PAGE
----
Alas, it's unlikely Bush's CDBG reforms will proceed down such paths. Mainly because his idea of reform is tied to his vision of an "ownership society" funded by public money. Which under different names has been the social policy of numerous recent presidents both Republican and Democrat. One that involves the transmutation of other people's income into other people's assets. To the benefit of those most able-- and willing-- to work the system of government owned ownership. Hence, any cuts in CDBG will probably come out of the tiny part that actually reaches the genuinely disadvantaged. Which should knock about $22.50 off the federal budget. But John Q. Taxpayer shouldn't count on spending his zillionth of a CDBG cent: Bush will have a tough chaw getting Congress to pass any CDBG cuts, whether they come via a program transfer to the Department of Commerce or not.

The Bon-Bons

A cherce assortment of urban pols, some facing cherce charges, are already clamoring that cuts in CDBG would bite out their bottom and put them back in the box. In the Hudson Valley section of New York State, Mayor Joseph DeStefano of Middletown is a prime example of a sullied bon-bon on the CDBG war-path. A 52 count federal indictment for alleged misuse of HUD backed development loans for crony deals involving Middletown's economic development director hasn't stopped DeStefano from proclaiming: we need more CDBG. What you mean `we' Kemosabe?

DeStefano is no lone warrior. The United States Conference of Mayors is planning to descend on Washington en masse. Stern statements are being issued. Back in 1998 the Conference issued another stern statement. In the form of a policy resolution "Supporting Efforts To Fight Waste, Fraud And Abuse In All Federal Programs". The support resolution criticized Congress for funding an Urban Fraud Initiative by HUD's Inspector General aimed at investigating fraud and abuse in HUD programs (including CDBG, Section 8 and FHA insurance) in the cities of San Francisco, Baltimore and New Orleans. The Conference of Mayors said the Inspector General had "no credible or objective basis" for selecting those cities-- and that racism was behind the move since the mayors of those cities were black. But the Conference resolution was not entirely negative. It also commended the Department of Justice and FBI for terminating the investigation and for agreeing to jointly manage any future ones.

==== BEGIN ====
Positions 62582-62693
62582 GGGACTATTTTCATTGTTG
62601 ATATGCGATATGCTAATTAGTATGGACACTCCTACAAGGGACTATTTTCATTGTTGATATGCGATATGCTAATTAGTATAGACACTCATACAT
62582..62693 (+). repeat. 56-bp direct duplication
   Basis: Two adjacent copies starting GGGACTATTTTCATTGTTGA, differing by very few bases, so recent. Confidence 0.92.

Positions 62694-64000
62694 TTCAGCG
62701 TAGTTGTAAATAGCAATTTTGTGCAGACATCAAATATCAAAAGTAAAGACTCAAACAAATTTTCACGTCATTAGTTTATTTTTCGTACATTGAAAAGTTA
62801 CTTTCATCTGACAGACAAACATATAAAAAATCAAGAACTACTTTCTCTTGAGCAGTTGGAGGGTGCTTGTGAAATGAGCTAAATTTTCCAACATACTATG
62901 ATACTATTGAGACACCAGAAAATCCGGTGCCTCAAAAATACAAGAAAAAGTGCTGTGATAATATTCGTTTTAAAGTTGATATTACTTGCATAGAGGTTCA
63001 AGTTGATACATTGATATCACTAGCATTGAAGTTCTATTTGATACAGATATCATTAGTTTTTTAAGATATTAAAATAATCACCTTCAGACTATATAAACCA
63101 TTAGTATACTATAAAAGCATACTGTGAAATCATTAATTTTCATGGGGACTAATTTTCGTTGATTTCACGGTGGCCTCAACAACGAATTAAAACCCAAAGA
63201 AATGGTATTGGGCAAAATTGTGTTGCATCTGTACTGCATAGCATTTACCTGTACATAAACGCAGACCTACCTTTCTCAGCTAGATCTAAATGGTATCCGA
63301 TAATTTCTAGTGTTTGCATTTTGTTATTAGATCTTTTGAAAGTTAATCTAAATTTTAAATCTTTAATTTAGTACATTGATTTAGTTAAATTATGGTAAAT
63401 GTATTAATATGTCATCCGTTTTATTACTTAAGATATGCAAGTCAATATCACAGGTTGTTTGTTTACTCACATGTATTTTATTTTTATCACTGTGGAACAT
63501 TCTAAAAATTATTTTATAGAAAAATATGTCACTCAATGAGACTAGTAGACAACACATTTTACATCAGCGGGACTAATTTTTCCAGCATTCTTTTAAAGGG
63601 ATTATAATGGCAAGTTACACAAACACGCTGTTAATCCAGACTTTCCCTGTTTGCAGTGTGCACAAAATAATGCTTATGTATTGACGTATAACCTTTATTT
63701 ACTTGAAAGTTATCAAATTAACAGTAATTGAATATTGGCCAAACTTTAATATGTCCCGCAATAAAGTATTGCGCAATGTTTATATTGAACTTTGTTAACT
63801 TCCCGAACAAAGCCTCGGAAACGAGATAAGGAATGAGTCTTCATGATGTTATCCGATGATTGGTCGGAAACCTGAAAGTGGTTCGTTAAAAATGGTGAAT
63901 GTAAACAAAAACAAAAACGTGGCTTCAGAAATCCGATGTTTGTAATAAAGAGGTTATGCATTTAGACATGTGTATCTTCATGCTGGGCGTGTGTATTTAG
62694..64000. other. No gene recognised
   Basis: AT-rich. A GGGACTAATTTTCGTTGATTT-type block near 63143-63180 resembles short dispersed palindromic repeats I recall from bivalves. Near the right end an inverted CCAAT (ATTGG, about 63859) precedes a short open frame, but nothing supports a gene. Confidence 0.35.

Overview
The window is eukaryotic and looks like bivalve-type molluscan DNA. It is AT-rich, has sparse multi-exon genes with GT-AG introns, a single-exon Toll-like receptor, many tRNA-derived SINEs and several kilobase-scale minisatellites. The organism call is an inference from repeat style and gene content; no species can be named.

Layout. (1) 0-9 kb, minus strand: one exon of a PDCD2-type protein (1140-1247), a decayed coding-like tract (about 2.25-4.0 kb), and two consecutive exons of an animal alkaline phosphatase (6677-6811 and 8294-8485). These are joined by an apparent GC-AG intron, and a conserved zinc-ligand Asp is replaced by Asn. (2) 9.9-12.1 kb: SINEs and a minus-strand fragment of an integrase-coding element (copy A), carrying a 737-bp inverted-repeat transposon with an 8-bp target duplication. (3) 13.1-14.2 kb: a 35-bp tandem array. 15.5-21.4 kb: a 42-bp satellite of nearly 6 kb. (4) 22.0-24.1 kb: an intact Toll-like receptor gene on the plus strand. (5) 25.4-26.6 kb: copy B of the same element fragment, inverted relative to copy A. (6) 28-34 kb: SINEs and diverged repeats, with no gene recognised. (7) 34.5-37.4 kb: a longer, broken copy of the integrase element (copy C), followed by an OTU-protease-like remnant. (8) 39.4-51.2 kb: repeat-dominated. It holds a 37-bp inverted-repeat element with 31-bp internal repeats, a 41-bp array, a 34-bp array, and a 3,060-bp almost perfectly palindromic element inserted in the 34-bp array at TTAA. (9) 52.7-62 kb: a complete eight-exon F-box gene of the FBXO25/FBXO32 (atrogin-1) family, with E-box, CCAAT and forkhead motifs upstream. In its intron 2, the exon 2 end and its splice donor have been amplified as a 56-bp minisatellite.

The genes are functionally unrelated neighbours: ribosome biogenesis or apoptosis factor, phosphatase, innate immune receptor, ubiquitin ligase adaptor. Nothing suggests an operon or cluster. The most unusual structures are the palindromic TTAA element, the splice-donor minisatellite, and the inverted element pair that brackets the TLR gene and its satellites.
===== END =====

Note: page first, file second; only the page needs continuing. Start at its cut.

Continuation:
Perhaps the Conference of Mayors had a point. Though the cities targeted in the 1998 Urban Fraud Initiative did have major HUD scandals (Baltimore for instance, became known as "Flip City" due to rampant FHA insured mortgage fraud) many municipalities run by white mayors have equally soiled records. Plus housing frauds in Baltimore have continued to brew despite the administration of white Martin O'Malley. And while it's true a number of white mayors-- including prominent members of the U.S. Conference-- have gone to jail over the last few years, other corruptoids have doubtless slipped through the net. So in the name of racial equality and in support of fighting waste, fraud and abuse in all federal programs, why not launch a full scale investigation into the use of all federal funds by all mayors in all cities across the nation? And then move on up the ladder to county and state officials? A costly initiative to be sure, but the potential for taxpayer savings would make it a far smarter investment than the one we're making in Iraq.

Which reminds me: until that experiment in foreign revitalization began draining our coffers, President Bush stood waist deep in the HUD muddy. Pouring it out to the boys on board just like any other prez. While assuring the public that a few more bucketfuls would turn post-industrial blightscapes into Candy Land.

Carola Von Hoffmannstahl-Solomonoff

"By pursuing an ownership society...President Bush seems determined that we do not head farther down the road to serfdom but instead get on the expressway to economic freedom."

Jack Kemp, former Secretary of the U.S. Department of Housing and Urban Development (HUD) co-founder of Empower America and foremost advocate of HUD's Enterprise Zones. January, 2005

"We'll all be planning that route/We're gonna take real soon"

Surfing USA, The Beach Boys, 1963

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Copyright (c) 2005 by Carola Von Hoffmannstahl-Solomonoff. This material may be freely distributed subject to the terms and conditions set forth in the Open Publication License. This license relieves the author of any liability or implication of warranty, grants others permission to use the Content in whole or in part, and insures that the original author will be properly credited when Content is used. It also grants others permission to modify and redistribute the Content if they clearly mark what changes have been made, when they were made, and who made them. Finally, the license insures that if someone else bases a work on this Content, that the resultant work will be made available under the Open Publication License as well.